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Kidney stones are hard, rock-like masses that form within the kidneys as the result of accumulated mineral salts and other substances. These masses range in size and can be as small as a grain of sand or larger than a golf ball. Typically, most are less than 1/3 inch (8.5 mm) in diameter. There are five types of kidney stones, each classified by the substances that cause it. Struvite kidney stones are larger stones that consist primarily of ammonium and magnesium phosphate.
Struvite kidney stones are quite large stones that look like hard crystal and make up from 10 percent to 15 percent of all kidney stones. Bacterial waste and infection are to blame for struvite kidney stones, which form as urea-splitting bacteria flourish in the wake of a kidney or urinary tract infection. These bacteria can be found in the kidneys or in the blood. Struvite kidney stones are most common in women, infants and the elderly, all of whom are more susceptible because they are more prone to urinary tract infections. The infection, stone formation and symptoms can all be severe.
Symptoms of struvite kidney stones vary slightly from other kidney stone conditions. Fever, chills, nausea and loss of appetite are common, and burning abdominal pain, similar to the pain of a kidney or urinary tract infection, may indicate the presence of struvite kidney stones. Differing from calcium kidney stones, the pain is dull, aching, burning, less localized and less likely to occur in repeated flare-ups of pain. Damage to the inner lining of the urinary tract as the result of an infection can cause the appearance of blood in the urine. The accompanying infection may also cause cloudy urine or an unusual odor.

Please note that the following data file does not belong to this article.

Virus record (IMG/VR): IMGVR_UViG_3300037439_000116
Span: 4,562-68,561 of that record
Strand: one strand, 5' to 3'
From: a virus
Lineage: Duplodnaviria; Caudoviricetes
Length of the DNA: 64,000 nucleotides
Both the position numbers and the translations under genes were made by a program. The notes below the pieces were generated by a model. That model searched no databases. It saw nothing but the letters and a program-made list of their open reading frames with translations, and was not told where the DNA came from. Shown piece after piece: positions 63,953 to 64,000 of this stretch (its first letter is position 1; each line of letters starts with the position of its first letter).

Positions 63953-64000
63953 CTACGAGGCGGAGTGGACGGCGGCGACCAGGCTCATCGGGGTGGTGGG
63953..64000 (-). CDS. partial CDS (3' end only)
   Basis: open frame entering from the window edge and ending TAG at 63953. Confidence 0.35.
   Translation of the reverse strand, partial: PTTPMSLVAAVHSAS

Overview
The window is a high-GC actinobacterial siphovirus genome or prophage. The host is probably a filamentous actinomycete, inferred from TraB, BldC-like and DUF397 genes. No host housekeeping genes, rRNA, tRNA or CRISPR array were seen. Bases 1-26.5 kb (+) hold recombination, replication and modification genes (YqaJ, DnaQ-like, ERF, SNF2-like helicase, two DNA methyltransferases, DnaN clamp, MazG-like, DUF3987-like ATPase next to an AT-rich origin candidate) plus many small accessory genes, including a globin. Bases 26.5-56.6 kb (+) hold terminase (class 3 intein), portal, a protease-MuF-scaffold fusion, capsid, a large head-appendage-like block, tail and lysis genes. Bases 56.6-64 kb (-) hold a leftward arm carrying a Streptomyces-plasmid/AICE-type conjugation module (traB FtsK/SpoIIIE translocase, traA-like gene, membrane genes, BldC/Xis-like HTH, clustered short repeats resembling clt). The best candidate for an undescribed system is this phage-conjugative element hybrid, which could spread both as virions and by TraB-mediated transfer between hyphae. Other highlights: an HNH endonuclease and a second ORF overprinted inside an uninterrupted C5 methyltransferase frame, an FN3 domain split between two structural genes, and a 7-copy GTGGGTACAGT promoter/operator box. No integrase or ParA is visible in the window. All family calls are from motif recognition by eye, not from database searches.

Struvite kidney stones’ link to bacteria means physician-prescribed antibiotics must be administered to kill the infection and prevent further stone formation. If the stone is small enough, it can be passed on its own through normal urination. If it is too large and painful, other methods must be implemented for removal.
Extracorporeal shock-wave therapy removes stones smaller than 1/2 inch (1.27 cm) near the kidney. Ultrasonic waves or shock waves break up the stones so they may pass from the body via the urine. Ureteroscopy is utilized for stones in the lower urinary tract. This involves inserting a tube through the urethra to reach the stones. Percutaneous nephrolithotomy removes larger stones by inserting an endoscope into the kidney through a small opening.
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